By: Amanda Kasper, Regular Contributor
Image from www.visualizeUs.com
When your life changes on a dime, you're supposed to be prepared. Not for the ways in which it will change, per se, but for the fact that change is inevitable, and the more you fight against it the weaker it will leave you.
Everyone has that moment. The one they identify with. The minute that changed them as a person, or their life as they knew it. The one that they will look back and know - the day or time or place in which a line was drawn in the sand, between what was, what you wanted, and what is, what you're living - whether by choice or by chance.
For me, it was in the fall of 2009. As the scents and colors of the season began to come alive, my body felt like inside it was dying. A few doctors later and I was assured it was nothing, that with time it would return to normal. That was nearly 4 years ago, and I no longer have any idea what normal means anymore.
Raise your hand if you're with me so far?
Here I am, 46 months later, having seen 55 medical providers across four states, having inpatient and ER records at nine hospitals, and having used/tried over 64 medications, individually and in a series of combinations. It wasn't until April 22, 2013, that I was given a diagnosis to explain the parts of my body that were running rampant. This was after multiple doctors telling not only me, but my family, my friends, my professors, and my other providers, that my disease was all in my head, that it was stress, that it was anxiety, that I simply needed a good therapist to be ‘cured.’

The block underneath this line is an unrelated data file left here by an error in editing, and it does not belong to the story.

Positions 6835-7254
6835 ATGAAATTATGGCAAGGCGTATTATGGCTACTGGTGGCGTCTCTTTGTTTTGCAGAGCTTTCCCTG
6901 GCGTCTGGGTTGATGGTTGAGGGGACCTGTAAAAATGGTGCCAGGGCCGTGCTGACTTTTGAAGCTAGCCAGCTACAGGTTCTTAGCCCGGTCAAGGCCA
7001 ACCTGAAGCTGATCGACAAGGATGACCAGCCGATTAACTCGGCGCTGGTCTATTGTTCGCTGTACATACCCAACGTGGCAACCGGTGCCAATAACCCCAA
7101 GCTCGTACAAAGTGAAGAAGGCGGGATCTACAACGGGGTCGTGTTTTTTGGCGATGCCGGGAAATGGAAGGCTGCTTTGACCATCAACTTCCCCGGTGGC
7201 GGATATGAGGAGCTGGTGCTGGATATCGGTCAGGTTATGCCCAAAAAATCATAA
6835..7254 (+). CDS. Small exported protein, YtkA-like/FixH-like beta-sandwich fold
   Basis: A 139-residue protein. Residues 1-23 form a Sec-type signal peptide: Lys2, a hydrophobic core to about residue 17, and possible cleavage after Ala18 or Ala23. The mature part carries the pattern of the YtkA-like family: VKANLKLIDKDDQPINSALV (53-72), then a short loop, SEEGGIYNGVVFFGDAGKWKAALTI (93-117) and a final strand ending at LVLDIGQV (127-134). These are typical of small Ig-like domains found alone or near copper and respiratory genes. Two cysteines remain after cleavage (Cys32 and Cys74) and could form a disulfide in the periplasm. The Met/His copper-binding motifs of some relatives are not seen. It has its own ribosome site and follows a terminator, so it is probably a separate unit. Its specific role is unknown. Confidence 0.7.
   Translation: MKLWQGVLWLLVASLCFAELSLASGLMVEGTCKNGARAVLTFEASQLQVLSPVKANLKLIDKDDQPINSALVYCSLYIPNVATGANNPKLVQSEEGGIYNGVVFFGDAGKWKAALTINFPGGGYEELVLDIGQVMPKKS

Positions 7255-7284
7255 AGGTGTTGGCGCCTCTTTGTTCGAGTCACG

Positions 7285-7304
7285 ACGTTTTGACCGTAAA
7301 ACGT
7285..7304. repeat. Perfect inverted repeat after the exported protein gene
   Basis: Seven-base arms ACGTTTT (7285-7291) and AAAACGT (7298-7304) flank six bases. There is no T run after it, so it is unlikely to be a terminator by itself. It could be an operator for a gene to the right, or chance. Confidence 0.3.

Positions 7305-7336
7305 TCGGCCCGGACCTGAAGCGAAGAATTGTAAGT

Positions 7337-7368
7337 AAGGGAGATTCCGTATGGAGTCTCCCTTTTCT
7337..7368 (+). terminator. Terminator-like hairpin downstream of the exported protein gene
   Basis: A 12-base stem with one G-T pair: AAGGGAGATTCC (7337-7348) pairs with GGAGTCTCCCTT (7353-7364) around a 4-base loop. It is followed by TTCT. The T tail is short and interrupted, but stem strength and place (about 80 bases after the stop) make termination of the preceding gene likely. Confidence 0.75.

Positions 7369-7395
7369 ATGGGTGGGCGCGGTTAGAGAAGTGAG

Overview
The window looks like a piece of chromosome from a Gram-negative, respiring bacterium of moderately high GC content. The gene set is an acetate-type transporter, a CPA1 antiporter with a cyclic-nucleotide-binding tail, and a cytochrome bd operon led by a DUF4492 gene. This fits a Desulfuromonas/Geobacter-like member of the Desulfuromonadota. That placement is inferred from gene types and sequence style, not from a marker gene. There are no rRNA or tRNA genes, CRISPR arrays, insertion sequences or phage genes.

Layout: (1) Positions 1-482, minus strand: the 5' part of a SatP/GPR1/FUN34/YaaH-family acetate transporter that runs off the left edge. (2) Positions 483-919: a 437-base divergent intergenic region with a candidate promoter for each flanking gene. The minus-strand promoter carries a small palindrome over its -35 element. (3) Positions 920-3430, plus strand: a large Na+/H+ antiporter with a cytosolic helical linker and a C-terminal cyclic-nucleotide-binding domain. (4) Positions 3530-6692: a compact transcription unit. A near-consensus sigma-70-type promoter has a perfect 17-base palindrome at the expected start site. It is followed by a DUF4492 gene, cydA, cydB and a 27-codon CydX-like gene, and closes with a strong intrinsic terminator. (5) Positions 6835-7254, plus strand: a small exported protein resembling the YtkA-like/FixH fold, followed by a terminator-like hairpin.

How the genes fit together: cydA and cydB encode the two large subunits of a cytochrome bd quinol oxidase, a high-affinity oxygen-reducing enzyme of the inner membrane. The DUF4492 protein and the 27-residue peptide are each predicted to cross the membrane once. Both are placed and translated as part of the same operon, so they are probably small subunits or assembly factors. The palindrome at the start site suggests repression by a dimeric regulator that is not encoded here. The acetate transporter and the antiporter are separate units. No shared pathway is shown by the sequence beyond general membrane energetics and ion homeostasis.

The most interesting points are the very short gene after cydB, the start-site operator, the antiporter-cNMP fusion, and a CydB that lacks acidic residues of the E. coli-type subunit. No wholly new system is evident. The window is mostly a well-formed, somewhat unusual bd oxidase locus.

I will agree with the last part: anyone going through anything, especially to the magnitude I was, can benefit from a non-judgmental listener.
I got myself a good therapist.
I tried everything they suggested, my team of doctors and my family and everyone in the world my family consulted with, all friends and family and friends of family and near strangers who wanted to help, wanted to pray for me, wanted to see me healthy and thriving again. Everyone had a buy in; but it took me a long time to realize nobody had a buy back, nobody but me. And when left alone with this, I felt something familiar, the inner workings of my heart, tugging strings and carefully spitting out messages from time to time.
What I just shared with you is what I would comfortably tell an outsider about my journey. But this isn't the outside. If I really believe that I AM THAT GIRL, then there are some parts of this story that are real and raw.
There was the time almost a year ago that each of the medical professionals I saw expected me to begin working towards acceptance, knowing full well that there were five stages of grieving, and without moving through the first four, there was no way I was going to comfortably sit with and surpass the last one.
There was the day in February where I had an early morning appointment with a doctor who is all pomp and circumstance, one whom I waited five months to see. He looked at my chart for approximately 75 seconds, then at me, and said flatly “there are no more tests to run, no more drugs to try; going out of state to a reputable clinic would be a waste of time and money.”